The disappearance of Flight 188.

Science, technology, and life.
Dec. 17 2009 7:52 AM

Flying Blind

The disappearance of Flight 188.

You've heard of planes that vanished into thin air? Here's a truer, scarier story: On Oct. 21, 2009, two pilots flying from San Diego to Minneapolis vanished into cyberspace.

Their plane was fine. Ground controllers tracked it the whole time. The passengers and flight attendants in the main cabin noticed nothing unusual. And the pilots' bodies stayed planted in their seats as though they were flying the aircraft. But they weren't flying it. Their minds had been sucked into a pair of laptops.

William Saletan William Saletan

Will Saletan writes about politics, science, technology, and other stuff for Slate. He’s the author of Bearing Right. Follow him on Twitter.

Lost in the land of laptop.
Lost in the land of laptop

You can read the whole story in a report released yesterday by the National Transportation Safety Board. It's a portrait of the perils lurking in our matrix of cell phones, BlackBerrys, MP3 players, and video games. We're migrating out of the physical world —in this case, with 144 passengers onboard.

Northwest Airlines Flight 188 overshot its destination by 100 miles. According to the NTSB report, the pilots were drug-free and wide awake. Yet they failed to respond to air traffic controllers for an hour and 17 minutes. How could this happen?

The story begins with two portable computers. The captain had a gripe about his work schedule and wanted to fix it through the airline's scheduling system. The only way he could access the system was through his laptop. So he opened the laptop, right there in the cockpit. The first officer opened his own laptop and started to teach the captain how to work the software. Pretty soon, their thoughts had left the plane.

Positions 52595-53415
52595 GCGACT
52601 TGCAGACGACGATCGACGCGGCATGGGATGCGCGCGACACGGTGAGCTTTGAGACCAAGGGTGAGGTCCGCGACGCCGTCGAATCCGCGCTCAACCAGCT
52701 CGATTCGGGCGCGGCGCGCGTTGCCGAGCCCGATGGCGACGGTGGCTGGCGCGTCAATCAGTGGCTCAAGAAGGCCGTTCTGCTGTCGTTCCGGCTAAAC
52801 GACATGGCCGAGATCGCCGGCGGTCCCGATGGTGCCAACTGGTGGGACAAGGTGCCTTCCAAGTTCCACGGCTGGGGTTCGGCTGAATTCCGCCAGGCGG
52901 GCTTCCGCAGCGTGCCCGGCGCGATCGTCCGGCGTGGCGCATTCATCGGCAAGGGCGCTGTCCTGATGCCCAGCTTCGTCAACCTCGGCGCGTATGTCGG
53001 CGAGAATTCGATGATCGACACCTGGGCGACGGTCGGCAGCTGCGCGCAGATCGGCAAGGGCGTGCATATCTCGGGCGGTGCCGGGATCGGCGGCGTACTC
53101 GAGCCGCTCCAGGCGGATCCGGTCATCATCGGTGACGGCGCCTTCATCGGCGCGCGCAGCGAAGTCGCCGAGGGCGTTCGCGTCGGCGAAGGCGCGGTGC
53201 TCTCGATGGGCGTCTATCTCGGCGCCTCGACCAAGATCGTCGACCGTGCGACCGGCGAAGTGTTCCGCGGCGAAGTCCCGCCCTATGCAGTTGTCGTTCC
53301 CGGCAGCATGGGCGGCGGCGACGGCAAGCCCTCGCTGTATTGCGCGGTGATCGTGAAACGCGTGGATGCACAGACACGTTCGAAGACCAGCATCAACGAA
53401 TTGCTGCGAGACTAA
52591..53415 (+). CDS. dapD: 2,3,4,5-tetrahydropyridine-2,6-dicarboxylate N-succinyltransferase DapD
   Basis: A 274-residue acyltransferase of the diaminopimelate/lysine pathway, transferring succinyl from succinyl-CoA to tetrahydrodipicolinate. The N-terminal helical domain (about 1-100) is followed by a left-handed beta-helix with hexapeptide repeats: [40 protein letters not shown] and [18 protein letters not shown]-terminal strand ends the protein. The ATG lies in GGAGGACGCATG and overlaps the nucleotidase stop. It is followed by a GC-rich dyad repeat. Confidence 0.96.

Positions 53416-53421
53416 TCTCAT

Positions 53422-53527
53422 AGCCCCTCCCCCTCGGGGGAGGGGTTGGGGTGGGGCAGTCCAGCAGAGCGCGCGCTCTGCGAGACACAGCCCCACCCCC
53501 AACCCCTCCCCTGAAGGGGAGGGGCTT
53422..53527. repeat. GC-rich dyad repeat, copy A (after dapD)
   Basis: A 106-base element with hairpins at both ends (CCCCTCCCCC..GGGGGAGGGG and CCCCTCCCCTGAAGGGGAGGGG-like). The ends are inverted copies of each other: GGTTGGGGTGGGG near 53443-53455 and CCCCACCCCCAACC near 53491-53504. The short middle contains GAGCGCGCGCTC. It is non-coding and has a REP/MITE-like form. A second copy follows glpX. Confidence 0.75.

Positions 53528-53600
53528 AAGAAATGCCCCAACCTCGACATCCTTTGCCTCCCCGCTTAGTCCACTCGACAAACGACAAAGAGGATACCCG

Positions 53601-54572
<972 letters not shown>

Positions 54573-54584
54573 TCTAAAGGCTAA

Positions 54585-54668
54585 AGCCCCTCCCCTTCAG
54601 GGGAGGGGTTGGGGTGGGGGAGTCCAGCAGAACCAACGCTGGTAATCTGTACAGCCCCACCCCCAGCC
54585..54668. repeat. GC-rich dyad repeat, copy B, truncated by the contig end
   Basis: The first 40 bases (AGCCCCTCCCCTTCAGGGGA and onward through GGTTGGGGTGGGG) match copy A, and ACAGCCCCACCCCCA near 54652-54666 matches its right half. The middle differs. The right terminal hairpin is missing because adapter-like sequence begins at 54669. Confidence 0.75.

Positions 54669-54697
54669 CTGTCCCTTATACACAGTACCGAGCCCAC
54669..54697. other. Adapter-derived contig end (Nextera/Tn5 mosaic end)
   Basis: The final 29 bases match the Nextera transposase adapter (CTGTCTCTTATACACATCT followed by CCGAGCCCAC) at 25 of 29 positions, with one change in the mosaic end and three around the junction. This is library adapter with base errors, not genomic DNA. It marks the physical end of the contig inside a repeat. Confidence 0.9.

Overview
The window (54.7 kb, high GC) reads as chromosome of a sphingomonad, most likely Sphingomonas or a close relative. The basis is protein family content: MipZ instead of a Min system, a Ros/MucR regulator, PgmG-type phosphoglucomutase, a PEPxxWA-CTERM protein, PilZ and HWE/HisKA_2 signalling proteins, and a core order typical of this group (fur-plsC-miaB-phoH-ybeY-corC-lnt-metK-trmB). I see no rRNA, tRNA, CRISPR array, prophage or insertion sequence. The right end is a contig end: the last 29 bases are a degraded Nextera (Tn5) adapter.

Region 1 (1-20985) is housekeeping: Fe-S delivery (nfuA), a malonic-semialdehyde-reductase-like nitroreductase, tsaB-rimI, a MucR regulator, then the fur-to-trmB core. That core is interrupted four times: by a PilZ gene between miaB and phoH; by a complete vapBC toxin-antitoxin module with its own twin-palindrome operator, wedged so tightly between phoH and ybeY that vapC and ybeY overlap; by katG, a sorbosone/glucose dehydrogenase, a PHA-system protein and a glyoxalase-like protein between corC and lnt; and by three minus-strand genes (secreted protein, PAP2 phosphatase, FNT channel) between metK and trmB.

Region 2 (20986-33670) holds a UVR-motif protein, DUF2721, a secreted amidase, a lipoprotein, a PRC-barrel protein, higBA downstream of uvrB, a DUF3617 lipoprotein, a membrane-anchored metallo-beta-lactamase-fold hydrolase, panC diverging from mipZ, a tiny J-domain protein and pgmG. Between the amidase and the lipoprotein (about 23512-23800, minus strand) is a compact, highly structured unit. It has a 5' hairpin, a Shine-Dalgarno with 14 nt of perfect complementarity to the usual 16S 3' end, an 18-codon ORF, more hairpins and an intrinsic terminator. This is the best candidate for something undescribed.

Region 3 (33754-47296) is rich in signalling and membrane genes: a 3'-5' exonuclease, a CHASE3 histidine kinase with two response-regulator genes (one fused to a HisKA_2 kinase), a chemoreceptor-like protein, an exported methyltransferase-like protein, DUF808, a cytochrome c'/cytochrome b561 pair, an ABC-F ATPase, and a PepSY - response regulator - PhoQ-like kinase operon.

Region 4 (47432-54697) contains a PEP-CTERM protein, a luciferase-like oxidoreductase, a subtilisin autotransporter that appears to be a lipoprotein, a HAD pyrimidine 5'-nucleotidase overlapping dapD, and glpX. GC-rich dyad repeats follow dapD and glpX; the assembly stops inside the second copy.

If this scene strikes you as insane, perhaps you're under the mistaken impression that pilots operate their planes. They don't. Computers operate the planes. Pilots mostly baby-sit them. The NTSB report explains how the captain programmed the Flight Management System, which then steered the plane via autopilot while the pilots checked out.

The pilots were supposed to send "position reports" informing the airline of their status while en route. But an airline dispatcher had told the captain not to send such reports because they were burdensome and unnecessary. The dispatcher explained that the airline's computers could track its planes perfectly well without human intervention.

In fact, ground computers did track the plane. They relayed warnings to the pilots and verified that the plane's computers had received these warnings. But the ground and airborne computers were talking only to each other. The pilots were out of the loop.

The warnings appeared as messages on the cockpit flight displays. Why didn't the pilots notice them? Because they weren't looking at the displays. They were looking at the laptops. In fact, the first officer told investigators that the pilot's laptop was blocking the flight displays. The captain said it wasn't, but he couldn't remember what was on the displays.

Didn't the pilots hear anything? Nope. When the autopilot reached its programmed endpoint near Minneapolis, it kept cruising along with no audible warning. The text messages from dispatchers on the ground were equally silent. Dispatchers tried to alert the pilots by chime or buzzer, but the plane lacked the requisite equipment. There were radios in the cockpits, but the ground controllers didn't know which frequency they were tuned to, and the pilots were so engrossed in the laptops that all they heard was "chatter." When your brain checks out, your eyes and ears follow.